Then I’ll huff and I’ll puff and I’ll blow your house in…
The project is also a review of the knowledge learned. Popular wisdom, sayings or even stories like The Three Little Pigs give us knowledge that must be revised with the passage of time and the evolution of construction techniques. The project includes the bale of straw as a building element due to the extreme climate, the level of insulation required in this type of climate and the wide availability of the same in an immediate area where cereals are growing at a reasonable price. From this reasoning we work with the material, with its strengths and weaknesses. The porosity of the straw bale as well as the amount of air it could hold inside make it an optimal material since a thermal insulation point of view. A brick base is constructed by separating the bales from the direct contact with the ground and placed between two brick leaves in order to avoid the entry of rodents, the construction of nests inside the chamber and direct contact with water.
The story of the Three Little Pigs tells us that brick and cement houses are safer and better than straw or wooden houses. The conclusion we can draw from the story and from this experience is that it is not convenient to commission a pig to build a house.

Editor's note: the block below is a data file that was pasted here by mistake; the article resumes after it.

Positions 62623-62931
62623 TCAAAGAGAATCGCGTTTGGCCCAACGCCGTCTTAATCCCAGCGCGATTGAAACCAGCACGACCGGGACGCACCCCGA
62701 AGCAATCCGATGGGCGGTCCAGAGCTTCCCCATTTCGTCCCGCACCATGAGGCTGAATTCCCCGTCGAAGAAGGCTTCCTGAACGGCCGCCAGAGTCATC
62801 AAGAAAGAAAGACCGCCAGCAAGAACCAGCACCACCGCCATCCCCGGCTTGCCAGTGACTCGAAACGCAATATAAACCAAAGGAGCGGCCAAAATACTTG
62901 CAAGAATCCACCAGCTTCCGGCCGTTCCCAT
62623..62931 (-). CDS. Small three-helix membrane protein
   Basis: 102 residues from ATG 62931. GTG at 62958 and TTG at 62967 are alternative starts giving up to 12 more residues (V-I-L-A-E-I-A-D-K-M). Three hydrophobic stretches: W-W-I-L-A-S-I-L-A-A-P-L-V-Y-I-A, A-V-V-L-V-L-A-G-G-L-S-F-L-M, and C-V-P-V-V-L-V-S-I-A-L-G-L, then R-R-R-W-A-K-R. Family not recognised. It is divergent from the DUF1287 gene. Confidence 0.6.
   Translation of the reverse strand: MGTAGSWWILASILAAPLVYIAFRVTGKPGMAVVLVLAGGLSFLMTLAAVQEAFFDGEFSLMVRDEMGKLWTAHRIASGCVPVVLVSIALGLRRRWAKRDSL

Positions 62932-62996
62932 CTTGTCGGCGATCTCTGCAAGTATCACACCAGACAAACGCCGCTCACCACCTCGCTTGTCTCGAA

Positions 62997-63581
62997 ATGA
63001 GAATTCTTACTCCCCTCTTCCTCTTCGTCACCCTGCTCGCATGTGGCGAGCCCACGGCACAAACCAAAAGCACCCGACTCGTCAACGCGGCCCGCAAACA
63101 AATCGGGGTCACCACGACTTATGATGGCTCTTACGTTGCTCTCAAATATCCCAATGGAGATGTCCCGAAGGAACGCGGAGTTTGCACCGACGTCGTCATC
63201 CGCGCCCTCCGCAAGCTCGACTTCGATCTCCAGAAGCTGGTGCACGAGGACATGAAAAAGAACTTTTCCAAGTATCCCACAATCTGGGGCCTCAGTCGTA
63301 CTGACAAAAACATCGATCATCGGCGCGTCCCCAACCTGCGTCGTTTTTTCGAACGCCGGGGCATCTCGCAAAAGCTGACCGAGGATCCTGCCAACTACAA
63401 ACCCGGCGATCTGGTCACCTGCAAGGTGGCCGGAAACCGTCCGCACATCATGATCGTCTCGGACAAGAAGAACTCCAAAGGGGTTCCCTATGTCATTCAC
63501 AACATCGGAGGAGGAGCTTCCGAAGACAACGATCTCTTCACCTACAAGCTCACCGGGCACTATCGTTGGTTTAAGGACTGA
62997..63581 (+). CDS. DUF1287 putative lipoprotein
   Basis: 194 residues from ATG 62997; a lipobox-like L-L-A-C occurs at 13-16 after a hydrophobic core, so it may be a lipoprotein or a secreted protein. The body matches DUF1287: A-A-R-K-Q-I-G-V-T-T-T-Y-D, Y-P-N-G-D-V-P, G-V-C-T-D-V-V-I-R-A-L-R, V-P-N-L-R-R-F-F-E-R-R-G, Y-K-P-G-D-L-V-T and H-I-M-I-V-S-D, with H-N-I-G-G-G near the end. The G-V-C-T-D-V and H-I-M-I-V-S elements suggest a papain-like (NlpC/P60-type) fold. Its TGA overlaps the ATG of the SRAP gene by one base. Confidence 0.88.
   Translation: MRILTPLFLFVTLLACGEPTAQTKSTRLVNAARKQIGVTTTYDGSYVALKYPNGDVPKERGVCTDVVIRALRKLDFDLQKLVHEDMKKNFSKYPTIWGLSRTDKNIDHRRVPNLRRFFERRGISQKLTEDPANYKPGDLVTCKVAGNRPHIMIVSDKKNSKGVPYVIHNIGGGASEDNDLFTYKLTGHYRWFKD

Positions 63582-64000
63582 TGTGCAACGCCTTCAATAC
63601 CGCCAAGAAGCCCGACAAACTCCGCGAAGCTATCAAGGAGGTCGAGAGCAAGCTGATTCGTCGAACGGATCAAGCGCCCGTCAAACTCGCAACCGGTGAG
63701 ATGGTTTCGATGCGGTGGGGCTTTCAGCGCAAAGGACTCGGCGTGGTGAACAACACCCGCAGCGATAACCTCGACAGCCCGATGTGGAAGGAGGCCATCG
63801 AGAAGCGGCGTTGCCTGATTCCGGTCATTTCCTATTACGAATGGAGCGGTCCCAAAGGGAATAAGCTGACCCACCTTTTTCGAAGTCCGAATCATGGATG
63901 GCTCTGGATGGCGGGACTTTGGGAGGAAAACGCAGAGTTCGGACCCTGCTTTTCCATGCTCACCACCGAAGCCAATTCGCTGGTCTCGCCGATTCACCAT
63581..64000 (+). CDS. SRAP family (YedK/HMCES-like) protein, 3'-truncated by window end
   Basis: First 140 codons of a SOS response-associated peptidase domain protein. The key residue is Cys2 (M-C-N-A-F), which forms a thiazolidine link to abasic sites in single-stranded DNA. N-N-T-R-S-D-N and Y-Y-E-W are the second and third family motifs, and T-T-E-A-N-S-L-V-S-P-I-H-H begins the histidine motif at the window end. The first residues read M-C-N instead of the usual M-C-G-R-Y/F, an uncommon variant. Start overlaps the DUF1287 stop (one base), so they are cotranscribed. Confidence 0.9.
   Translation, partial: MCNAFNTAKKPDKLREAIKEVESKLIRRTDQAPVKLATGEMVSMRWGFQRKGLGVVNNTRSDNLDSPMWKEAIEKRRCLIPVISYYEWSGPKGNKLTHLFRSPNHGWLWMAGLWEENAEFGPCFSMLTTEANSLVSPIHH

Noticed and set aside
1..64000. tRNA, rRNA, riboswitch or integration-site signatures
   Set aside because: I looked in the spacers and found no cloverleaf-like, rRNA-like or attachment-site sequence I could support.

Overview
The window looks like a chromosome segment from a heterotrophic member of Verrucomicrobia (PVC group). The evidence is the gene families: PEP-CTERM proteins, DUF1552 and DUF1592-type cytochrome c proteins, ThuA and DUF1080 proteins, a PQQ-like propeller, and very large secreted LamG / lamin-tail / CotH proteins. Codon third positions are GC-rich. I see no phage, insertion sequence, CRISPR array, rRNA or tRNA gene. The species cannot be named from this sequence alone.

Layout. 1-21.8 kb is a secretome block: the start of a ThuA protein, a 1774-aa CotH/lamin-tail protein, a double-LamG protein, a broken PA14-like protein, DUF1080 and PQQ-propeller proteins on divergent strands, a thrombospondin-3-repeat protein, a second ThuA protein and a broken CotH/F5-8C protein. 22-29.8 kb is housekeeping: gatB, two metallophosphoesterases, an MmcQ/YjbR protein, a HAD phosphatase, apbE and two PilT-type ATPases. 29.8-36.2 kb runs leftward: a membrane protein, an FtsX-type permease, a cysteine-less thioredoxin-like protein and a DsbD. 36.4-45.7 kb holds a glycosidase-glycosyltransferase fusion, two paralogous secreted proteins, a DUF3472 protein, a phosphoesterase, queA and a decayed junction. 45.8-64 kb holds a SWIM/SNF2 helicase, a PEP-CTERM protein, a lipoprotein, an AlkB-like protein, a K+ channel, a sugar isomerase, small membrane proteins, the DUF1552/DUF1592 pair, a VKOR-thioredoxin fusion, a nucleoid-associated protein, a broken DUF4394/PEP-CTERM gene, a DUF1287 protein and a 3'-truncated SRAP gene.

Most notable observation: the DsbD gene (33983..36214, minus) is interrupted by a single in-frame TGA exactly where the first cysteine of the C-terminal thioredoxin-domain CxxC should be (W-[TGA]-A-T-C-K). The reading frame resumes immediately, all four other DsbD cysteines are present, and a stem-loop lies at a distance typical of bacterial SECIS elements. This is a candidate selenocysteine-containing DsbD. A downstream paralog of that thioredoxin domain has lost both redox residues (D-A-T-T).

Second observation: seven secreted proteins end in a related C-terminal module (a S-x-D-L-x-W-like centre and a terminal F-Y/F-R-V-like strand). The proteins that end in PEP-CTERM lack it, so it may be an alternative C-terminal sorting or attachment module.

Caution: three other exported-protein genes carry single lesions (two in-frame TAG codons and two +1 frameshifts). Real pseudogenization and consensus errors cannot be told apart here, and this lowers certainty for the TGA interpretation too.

Holes? Not many
From the existing main volume, built with double hollow brick walls, the opening of the minimum holes necessary for a comfortable space is considered. The existing hole in the bed area is maintained. A new one is opened to the courtyard that solves the lighting needs, ventilation and interior-exterior connection that, due to its dimensions, is reinforced with thermoblock jambs and a lintel based on poplar rolls. The holes are solved with pine wood joinery and, if these are made of glass, they have opaque exterior shutters of plywood, finished with a steel sheet that allows to close the volume to the outside completely. The result is a volume fundamentally opaque to the outside for reasons of thermal comfort, intimacy and safety. A chest.